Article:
The above-mentioned conditions do not apply to employees who are already ill. In that case the employer can not apply for an unemployment benefit in the event of a reduction in working hours, due to the legal obligation to pay wages in the case of illness. This legal obligation continues to apply.

UWV compensation

During the permit period, the employer should continue to pay the relevant wage to the personnel as usual. The UWV subsequently reimburses 70% of the wages afterwards for the hours that the personnel did not work during the permit period. This shall only apply to the hours for which a permit has been obtained. As a result, employers ultimately pay less personnel costs, while personnel remain fully employed.


When the permit expires, and there is still no improvement with regard to the loss of business, extension can be requested, unless the maximum duration of 24 weeks has been reached. The request for extension must be submitted within the period of 6 weeks for which the (previous) permit already has been granted.

Renate Vink-Dijkstra and Guus Wife

It is common practice for private individuals and companies to hire cleaners. However, the arrival of the online platform Helpling, has changed the process considerably, making it more convenient. ‘Customers’ and cleaners are able to register with the Helpling platform. After registering, customers are able to select a cleaner on the basis of certain criteria. It is then up to the cleaner to either accept or refuse the cleaning job.

The interesting issue from an employment law perspective is the role that Helpling plays in this interaction between parties. For example, if Helpling turned out to be the employer of the cleaners, this would mean a long-term failure on its part to comply with the collective labour agreement for the cleaning and window-cleaning industry. If it were a question of job placement, this would mean Helpling had breached the Placement of Personnel by Intermediaries Act (Wet allocatie arbeidskrachten door intermediairs – “WAADI”) by requesting a commission on the amount payable to the cleaners.


The FNV, one of the largest trade union in the Netherlands, brought proceedings against Helpling on this issue. A recent decision given by the Amsterdam Court on 1 July 2019 shows the arguments put forward by the parties and how the subdistrict judge ultimately ruled. Below is the summary:

The dispute mainly concerned the question of whether there was a relationship of authority between Helpling and the cleaner. This is an essential element for assuming the existence of an employment contract. One characteristic of the relationship of authority is the power to give instructions. In this context, Helpling’s operational management demonstrates the following:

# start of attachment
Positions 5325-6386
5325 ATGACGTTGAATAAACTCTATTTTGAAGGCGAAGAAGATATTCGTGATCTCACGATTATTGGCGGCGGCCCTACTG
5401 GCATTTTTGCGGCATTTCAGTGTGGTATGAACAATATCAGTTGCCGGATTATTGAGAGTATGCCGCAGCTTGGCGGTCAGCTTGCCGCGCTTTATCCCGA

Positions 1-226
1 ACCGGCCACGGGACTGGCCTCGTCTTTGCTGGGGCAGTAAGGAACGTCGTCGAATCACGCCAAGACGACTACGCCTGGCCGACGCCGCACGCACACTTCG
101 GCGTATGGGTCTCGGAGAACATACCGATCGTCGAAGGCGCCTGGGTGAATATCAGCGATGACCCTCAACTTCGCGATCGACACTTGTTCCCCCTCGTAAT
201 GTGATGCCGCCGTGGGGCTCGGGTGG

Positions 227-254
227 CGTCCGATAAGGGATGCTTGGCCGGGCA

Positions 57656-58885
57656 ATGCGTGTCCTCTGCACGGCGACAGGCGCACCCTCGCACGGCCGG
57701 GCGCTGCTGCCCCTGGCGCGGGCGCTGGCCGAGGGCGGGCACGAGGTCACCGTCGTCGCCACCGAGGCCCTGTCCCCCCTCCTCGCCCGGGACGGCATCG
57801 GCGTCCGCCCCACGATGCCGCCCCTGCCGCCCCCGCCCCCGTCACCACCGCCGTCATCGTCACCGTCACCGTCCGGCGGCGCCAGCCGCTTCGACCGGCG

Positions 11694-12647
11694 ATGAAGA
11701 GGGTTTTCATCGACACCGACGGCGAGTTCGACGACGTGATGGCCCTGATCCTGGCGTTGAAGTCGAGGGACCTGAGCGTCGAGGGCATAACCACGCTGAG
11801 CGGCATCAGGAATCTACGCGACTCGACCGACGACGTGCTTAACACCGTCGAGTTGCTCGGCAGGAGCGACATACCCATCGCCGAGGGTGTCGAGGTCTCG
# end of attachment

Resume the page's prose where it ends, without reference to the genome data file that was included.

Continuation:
According to the subdistrict judge, although these circumstances appear to constitute the power of giving instructions on the part of Helpling, they did not outweigh the following:

Based on these facts, the subdistrict judge came to the conclusion that there was no relationship of authority between Helpling and the cleaner and that there was therefore no employment contract. This also means that the criteria for agency work – which was also suggested in the proceedings as a form of contract – have not been met.

Job placement

Does this mean Helpling has won the battle against the FNV? Not quite. The clue can be found in the title to this blog. The subdistrict judge ruled that there is a question of job placement between Helpling, the customer and the cleaner. Thanks to Helpling’s ‘involvement’, an employment contract is indeed formed between the customer and the cleaner. That is how Helpling meets the requirements for job placement, as set out in Article 1(1)(b) WAADI. Article 3(1) of the same Act then states that, in the case of job placement, Helpling may not ask the jobseeker (in this case the cleaner) for any compensation in return. This poses a major problem for Helpling, because its business model is to ask for a commission on the cleaner’s wages.

The ruling means that Helpling will need to act quickly in order to find another, creative way to make money. However, the fact that the subdistrict judge – in view of this relatively new form of service provision – considered it unreasonable to prohibit requesting commission payments with retroactive effect, does offer a ray of hope.

On 18 January 2019, the Dutch Supreme Court confirmed that in the case of international groups, there are reasonable limits to the obligation to redeploy employees before they can be dismissed. This makes it clear that redeployment should not automatically be considered an option in the case of a large employer that has branches worldwide. Employers like Shell can breathe a sigh of relief at this point.